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Language is rudimentary for transferring thoughts and logic when it comes to people-people or people-computer interfaces. Every spoken or visual language has their vocabulary and grammar, while computer languages have syntax and libraries. Just like the grammar in the spoken language is used to define sentence formation, the syntax defines the logic of the running program. Also, frameworks in web app development are like grammar check tools, as they handle low-level functionalities, leaving you free to focus on the high-level functionality.

There are multiple frameworks available in the market, with each performing best under individual use cases, i.e., there is no one-size-fits-all framework. For example, React and Angular are frontend frameworks built using JavaScript language, while Laravel & Node.JS are backend frameworks built using PHP and Javascript respectively. Depending on the backend language you choose for your web application development, you’ll be facing a unique set of benefits and challenges in terms of development time, costs, security, complexity, and scalability.

The Different Backend Web App Development Languages

Most popular websites and apps are currently developed using a handful of frontend and backend programming languages. Some of the most popular backend languages behind some of the well-known businesses are:


An object-oriented, class-based language that is built to run without as many implementation dependencies as possible. The Java code will work on any platform that supports Java without recompilation requirements upon compilation. Spotify and Twitter are two of the most popular platforms built with Java as the primary backend language.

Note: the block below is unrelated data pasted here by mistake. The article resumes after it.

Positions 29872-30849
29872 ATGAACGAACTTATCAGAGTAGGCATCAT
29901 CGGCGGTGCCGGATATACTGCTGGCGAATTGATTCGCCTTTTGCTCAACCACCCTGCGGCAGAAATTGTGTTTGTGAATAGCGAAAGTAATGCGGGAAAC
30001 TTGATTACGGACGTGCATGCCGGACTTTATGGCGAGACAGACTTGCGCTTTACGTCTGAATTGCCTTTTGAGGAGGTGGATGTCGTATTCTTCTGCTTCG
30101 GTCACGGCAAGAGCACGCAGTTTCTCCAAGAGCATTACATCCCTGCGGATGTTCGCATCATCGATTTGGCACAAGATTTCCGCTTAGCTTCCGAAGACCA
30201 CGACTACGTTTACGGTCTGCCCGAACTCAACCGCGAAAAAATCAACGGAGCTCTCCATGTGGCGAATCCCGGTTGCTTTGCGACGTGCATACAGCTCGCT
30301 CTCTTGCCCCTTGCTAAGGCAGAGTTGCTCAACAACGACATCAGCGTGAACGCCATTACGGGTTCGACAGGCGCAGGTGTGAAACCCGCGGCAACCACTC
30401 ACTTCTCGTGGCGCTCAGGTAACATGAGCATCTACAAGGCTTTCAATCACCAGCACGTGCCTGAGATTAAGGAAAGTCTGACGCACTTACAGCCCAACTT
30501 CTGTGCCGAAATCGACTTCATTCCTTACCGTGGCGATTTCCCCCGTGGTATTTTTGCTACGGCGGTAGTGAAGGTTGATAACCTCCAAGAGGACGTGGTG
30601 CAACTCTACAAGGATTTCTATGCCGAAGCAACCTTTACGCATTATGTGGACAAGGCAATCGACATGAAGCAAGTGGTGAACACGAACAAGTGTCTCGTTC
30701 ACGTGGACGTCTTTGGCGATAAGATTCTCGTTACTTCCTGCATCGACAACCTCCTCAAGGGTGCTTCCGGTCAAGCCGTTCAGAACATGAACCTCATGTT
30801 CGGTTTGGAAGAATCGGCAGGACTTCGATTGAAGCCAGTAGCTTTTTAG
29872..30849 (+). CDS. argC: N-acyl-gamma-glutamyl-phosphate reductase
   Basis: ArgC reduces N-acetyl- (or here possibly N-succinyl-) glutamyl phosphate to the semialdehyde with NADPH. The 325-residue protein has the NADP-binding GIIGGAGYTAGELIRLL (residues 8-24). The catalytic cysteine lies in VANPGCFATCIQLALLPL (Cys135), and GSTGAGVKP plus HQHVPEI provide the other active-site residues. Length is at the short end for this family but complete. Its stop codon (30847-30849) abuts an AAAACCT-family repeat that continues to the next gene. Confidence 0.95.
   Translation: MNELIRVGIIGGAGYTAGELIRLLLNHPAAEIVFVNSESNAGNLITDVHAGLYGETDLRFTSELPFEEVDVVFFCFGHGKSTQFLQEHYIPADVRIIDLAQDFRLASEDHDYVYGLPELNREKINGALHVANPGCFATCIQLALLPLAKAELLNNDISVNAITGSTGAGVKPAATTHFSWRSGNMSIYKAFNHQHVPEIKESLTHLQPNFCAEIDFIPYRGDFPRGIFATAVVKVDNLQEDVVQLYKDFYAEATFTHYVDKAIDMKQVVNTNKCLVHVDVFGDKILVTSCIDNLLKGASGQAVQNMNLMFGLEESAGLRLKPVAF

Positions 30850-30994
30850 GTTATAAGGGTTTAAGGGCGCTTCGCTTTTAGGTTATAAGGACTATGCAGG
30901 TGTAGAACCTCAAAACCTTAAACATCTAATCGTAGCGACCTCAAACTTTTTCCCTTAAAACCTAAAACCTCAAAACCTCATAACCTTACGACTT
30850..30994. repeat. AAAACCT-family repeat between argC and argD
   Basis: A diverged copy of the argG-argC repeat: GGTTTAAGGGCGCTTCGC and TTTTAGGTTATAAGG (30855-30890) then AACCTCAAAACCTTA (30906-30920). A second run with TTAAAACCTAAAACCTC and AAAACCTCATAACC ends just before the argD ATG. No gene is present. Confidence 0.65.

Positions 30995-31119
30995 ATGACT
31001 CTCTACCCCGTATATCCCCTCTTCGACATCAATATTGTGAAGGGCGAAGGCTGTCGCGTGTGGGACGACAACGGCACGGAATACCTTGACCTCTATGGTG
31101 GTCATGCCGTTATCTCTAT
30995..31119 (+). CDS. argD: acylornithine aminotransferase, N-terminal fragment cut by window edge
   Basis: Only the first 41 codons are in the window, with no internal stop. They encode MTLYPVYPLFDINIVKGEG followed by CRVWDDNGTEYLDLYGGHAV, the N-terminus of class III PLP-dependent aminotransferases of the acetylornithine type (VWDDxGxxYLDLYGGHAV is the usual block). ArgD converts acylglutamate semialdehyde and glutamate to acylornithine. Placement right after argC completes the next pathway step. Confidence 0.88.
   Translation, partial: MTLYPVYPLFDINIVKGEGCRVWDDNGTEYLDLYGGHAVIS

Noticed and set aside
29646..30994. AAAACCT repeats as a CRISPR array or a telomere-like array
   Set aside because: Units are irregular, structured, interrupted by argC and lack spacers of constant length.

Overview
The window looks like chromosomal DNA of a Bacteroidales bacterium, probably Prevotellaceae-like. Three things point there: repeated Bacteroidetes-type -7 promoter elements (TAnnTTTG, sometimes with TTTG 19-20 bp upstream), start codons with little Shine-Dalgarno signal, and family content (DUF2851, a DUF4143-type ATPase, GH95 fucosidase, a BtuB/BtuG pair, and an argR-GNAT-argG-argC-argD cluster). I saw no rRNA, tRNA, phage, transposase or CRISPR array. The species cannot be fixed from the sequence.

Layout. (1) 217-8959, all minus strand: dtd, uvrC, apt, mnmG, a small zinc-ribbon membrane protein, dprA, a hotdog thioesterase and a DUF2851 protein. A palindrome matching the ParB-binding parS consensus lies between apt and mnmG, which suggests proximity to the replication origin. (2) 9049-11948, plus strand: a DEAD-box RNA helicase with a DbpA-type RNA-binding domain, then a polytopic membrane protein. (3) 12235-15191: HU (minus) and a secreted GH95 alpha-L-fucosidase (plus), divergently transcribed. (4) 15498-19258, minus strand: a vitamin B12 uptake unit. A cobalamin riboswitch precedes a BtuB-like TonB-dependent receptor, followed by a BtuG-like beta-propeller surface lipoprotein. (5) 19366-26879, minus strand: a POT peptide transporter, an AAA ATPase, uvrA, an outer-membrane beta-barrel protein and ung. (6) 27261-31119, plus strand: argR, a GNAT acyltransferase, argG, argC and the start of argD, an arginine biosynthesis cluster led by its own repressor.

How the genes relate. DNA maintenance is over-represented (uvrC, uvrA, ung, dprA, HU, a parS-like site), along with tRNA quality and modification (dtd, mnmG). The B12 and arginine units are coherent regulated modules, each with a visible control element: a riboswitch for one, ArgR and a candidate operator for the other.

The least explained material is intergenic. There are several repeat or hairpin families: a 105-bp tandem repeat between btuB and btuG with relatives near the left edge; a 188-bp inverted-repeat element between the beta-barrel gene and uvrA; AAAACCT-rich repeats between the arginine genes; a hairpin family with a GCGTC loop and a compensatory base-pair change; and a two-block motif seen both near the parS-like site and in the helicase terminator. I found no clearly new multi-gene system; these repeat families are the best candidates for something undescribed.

It is a general-purpose interpreted programming language that supports functional, procedural, and object-oriented programming. Ruby is similar to spoken language and doesn’t rely on a variable declaration. Twitch and Crazy Egg are built using Ruby as the primary backend language.


Python is a high-level programming language that supports object-oriented and interpreted dynamic semantics. Reddit and Quora use Python as the server-side communication language.


One of the most popular backend languages, PHP is a general-purpose language designed for web development. PHP is open-source, platform-independent, and supports ODBC, SQLite, MySQL, and other major databases. In addition, the knowledge-sharing platform – Wikipedia and Popular email sending platform – MailChimp uses PHP to provide an outstanding user experience.


Javascript is not associated with the Java language; instead, it only follows Java’s syntax, name, and standard libraries. Javascript is a potent backend language that handles the data from the browser itself and supports third-party add-ons. For example, Netflix and Uber are built using Javascript as the base backend language.

Node.js is an open-source JavaScript runtime. For example, PayPal, eBay, & Godaddy use Node.js as their frontend and backend language. It is lightweight, and the development speed is heavily reduced, meaning the time taken for your applications to reach the market is significantly low.

Structured Query Language

SQL is mainly used for creating custom databases that fetch data based on a query, update, or reorganize any data. It is a high-level and easy-to-use programming language that stores data in large tables. For example, Netflix and Uber use SQL to suggest new shows to binge or book your next ride.

Companies opt for Node.js or PHP in the current competitive environment, as both are potent options for backend development. In addition, PHP is a longer-running technology, leading to a vast community of PHP developers. On the other hand, Node.js makes it possible to use Javascript for backend development, slowly raising its popularity and making its mark.

Node.js v/s PHP: Which should you choose?

Going by market shares, currently, 7,400,000 websites run on PHP compared to 129,000 websites using Node.js. PHP is an original backend language, while Node.js is a JavaScript runtime environment. So, there is a vast range of differences between both, but the differences are more refined when it comes to web app development.

Coding Ease